• I am very disappointed with Honda, I bought this 2000 Honda Odyssey brand new thinking that I was buying a very reliable vehicle that was one of the biggest reasons I bought this car over Toyota. Had I known I was going to have three transmissions fail on me I would have never bought this car! My first transmission went on me at just 40,000 miles while I was with my three kids in my car and in the middle of an intersection! I took my car to Bay Ridge Honda and just started finding out that Honda had a transmission problem! Honda replaced my transmission only to have it fail at 80,000 mile this time I was with my family on Vacation in Pennsylvania 130 miles away from my home with three kids and my wife! I had to have the car towed to a Honda dealer in Pennsylvania where it stood for a week. Mean while I had to have someone come all the way out to P.A. to bring me and my family home! The Honda dealer in P.A. replaced the transmission telling me this time that Honda has a MAJOR problem with these transmissions! (I had to go all the way back out to P.A. just to pick my car up!) Now at 111,000 miles my transmission failed once again!! But this time I called Honda of North America and spoke with Darell Harville and he told me now it’s my problem!!! I told him the transmission problem was never fixed and if I knew that Honda was going to treat me this way after buying their product I would have never bought this car. I was willing to understand that things happen and as long as Honda was willing to stand by their product and take care of this I wouldn't have a problem with Honda, but they make a defective product and are not willing to stand by it! I had to pay $1900 hundred to have my transmission replaced because Honda wouldn’t stand by this problem that they have!!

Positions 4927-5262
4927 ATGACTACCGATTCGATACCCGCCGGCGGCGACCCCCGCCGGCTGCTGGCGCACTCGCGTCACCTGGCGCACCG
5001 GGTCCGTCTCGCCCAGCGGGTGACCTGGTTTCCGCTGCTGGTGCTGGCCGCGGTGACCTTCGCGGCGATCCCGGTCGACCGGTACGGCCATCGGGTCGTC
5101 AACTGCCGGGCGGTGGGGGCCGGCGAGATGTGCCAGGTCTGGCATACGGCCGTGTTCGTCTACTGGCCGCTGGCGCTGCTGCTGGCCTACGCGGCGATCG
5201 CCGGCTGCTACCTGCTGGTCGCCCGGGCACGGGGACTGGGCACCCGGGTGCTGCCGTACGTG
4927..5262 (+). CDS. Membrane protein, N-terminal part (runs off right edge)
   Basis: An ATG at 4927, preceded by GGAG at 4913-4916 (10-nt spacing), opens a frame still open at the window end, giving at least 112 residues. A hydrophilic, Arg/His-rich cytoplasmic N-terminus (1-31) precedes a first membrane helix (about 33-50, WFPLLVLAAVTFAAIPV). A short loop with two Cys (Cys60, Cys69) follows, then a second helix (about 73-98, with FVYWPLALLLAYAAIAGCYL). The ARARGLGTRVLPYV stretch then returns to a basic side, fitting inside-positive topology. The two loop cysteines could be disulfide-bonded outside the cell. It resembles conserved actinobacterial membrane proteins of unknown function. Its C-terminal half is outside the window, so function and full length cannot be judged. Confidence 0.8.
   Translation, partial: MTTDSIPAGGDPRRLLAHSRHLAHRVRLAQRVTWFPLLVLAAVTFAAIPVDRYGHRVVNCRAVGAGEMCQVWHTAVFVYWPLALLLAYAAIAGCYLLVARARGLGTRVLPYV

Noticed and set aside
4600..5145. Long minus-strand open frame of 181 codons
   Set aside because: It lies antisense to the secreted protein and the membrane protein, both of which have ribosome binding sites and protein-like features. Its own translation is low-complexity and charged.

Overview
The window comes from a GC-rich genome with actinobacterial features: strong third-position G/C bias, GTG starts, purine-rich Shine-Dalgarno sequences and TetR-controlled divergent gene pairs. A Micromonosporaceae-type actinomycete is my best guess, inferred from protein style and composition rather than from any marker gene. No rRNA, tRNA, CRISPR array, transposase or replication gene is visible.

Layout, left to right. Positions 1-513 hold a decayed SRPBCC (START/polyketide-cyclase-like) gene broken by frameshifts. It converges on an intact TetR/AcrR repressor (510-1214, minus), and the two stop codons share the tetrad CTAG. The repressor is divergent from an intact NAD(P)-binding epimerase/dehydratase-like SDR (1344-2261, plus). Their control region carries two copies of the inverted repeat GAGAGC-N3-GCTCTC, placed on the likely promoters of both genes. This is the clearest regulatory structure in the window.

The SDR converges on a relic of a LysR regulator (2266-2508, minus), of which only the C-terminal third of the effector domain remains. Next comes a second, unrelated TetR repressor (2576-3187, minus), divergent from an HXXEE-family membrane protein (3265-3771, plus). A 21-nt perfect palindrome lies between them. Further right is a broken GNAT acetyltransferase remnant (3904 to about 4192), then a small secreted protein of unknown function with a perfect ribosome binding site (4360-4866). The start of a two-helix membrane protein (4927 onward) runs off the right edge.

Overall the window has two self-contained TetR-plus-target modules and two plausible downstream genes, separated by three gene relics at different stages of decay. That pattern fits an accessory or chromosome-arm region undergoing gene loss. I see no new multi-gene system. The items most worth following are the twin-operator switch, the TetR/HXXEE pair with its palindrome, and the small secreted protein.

• Honda of North America and Darell Harville didn't stick by me, and I hope no one sticks by Honda BUY FROM SOMEONE ELSE !!! you only know how good a company is and that's when things go wrong !!!!!
  • pisciottapisciotta Posts: 54
    edited October 2012
    If this was an AMERICAN CAR COMPANY this would have been all over the news and a MAJOR RECALL !!!! Honda lost a class action lawsuit on this matter !! I contacted NTHSA no response I contacted my local news stations no response that's because it wasn't an AMERICAN CAR COMPANY !! but I told all my friends, family, car forums. it might have cost me but it will cost HONDA !! they replaced hundreds of thousands of transmissions between Honda's and ACURA"S 1999 2000 2001 2002 2003
  • 3 posts in a row, you are upset your 12 year old van has a problem. We get it, and it is "why wasn't THERE a recall?" There was a settlement that extended the warranty to over 100,000 miles, but you received 2 trannys to get beyond that extension. :cry: